Freefalling Pakistani Rupee against the greenback has a trickle-down effect. Pakistan lost heavily both as a seller and buyer and has made no good substitute for remedial changes in economic policies and developmental planning. In Pakistan, industries heavily depend on imported raw materials, such as the automobile sector, intermediate goods industry, etc. Continuous depreciation in the domestic currency combined with import restrictions (government not allowing LCs to be opened) has negatively impacted the auto industry of Pakistan, resulting in the cancellation of bookings and shutdown of production plants. There is common anticipation among the automotive industry’s analysts that there would be a 40-50 percent drop in sales compared to last year. High imported prices of intermediate goods have created a situation that has led to cost-push inflation, which has become a severe challenge at the micro and macro levels in the country.
Freefall of Pakistani Rupee against the US dollar
The Pakistani Rupee has maintained its collapse, mainly on account of the political and economic instability the country is experiencing. Considering the role of the central bank during the period of rapid exchange rate depreciation, SBP could not stabilize the exchange rate due to its dwindling foreign exchange reserves, affected by internal and external shocks, which stood at $8.238 billion by the week ended June 17, 2022. On September 9, 2022, SBP reserves reached
$14.32 billion, but numerous other factors are not letting the Rupee stabilize against the US dollar.
Political instability has put economic reforms at the backseat and encouraged speculative behavior. The Rupee is under pressure as the market is uncertain about the new setup and the decisions it will take to stabilize the economy. Moreover, political instability and change in policies, along with a change in the government, are making Qataris uncomfortable solely working with the government of Pakistan.
Notably, the consumption-driven economy of Pakistan has been grappling with a stubborn trade deficit for years. There is a direct relationship between consumption and trade deficit which causes depreciation. Recently, food imports hit an all-time high of $1,020 million in August 2022. This is expected to jump as the government removed duties on importing vegetables due to shortages in the local market after the devastating floods. According to PBS, imports in Pakistan increased to Rs. 133.4 billion in August from Rs. 107.25 billion in July 2022.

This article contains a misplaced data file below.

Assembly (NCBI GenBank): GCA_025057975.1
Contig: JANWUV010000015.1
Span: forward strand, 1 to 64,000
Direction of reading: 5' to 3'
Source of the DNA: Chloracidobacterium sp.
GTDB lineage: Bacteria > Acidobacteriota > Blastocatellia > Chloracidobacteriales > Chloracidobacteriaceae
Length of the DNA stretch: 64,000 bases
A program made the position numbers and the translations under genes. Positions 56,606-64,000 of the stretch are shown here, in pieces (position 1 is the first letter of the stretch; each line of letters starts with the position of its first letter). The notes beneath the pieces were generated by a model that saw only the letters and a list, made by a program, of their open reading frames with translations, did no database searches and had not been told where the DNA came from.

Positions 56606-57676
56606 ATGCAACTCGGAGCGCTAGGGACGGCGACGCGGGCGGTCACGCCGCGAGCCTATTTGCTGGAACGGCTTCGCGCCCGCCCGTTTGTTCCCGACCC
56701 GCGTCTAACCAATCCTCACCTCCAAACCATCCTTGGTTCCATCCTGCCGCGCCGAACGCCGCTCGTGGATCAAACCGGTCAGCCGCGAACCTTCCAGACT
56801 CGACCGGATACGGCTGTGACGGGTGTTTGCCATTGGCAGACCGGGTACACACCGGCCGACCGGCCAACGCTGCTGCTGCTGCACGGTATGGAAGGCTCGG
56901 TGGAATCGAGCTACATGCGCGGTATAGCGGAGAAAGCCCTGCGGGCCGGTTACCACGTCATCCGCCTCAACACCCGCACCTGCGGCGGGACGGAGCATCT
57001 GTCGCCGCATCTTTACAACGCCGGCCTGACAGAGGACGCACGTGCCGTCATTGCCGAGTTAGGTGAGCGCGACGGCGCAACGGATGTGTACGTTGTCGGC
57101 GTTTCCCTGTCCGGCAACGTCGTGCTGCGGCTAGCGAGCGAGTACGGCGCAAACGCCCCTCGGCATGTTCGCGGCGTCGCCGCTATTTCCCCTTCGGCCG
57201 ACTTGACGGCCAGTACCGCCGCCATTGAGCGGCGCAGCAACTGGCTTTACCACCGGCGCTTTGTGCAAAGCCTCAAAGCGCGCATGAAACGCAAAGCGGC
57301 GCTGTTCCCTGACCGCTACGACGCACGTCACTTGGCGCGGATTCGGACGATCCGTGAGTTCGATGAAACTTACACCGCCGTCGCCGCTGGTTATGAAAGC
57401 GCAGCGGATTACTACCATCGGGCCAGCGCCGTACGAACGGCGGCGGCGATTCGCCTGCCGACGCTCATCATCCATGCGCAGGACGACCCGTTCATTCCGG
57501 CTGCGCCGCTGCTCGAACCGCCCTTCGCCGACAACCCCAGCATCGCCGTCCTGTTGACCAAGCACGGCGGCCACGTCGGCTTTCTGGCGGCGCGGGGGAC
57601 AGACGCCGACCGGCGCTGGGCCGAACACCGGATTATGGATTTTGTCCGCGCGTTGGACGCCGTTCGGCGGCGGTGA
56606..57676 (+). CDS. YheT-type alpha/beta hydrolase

The export sector of Pakistan, the textile industry being the backbone, is performing below its potential. In July 2022, the trade deficit narrowed by 18 percent year-on-year to $2.64 billion. Even then, exports in July were recorded at $2.2 billion against $2.9 billion in exports registered in June 2022, showing a decline of $700 million, i.e., 24 percent, compared to the exports registered in June 2022. In August 2022, the export proceeds bounced back to $2.5 billion.
Common man suffers
Elite capture has created a situation in Pakistan in which many economic policies have been pursued the short-term benefit of the few at the cost of the longer interest of the country. The overpriced IPP contracts signed by earlier governments is a classic case of such policies which are now hitting the country. The common man’s suffering is being compounded by the soaring inflation, depreciating Rupee, and power crisis.
The Russia-Ukraine war has hit the global economy as both oil prices and wheat prices have jumped. In August, Pakistan’s inflation rose to a new high for the sixth consecutive month, with the devastating floods threatening to push prices even higher. Inflation hit 27.3 percent in August 2022 compared to 8.4 percent in August 2021 and 24.9 percent in July 2022. A 20 kg bag of wheat has jumped from around Rs. 900 to Rs. 1800 in some parts of the country.
Continuous depreciation has caused purchasing power of the Rupee to fall, and inflation has made it harder for the common man to meet his day-to-day needs. To receive the IMF funds, the coalition government has been forced to take back subsidies on many products and reimpose the petrol levy, causing the price of petroleum products to increase by over 66 percent.
Note: A slightly different version of this article appears in the 2022 September Magazine.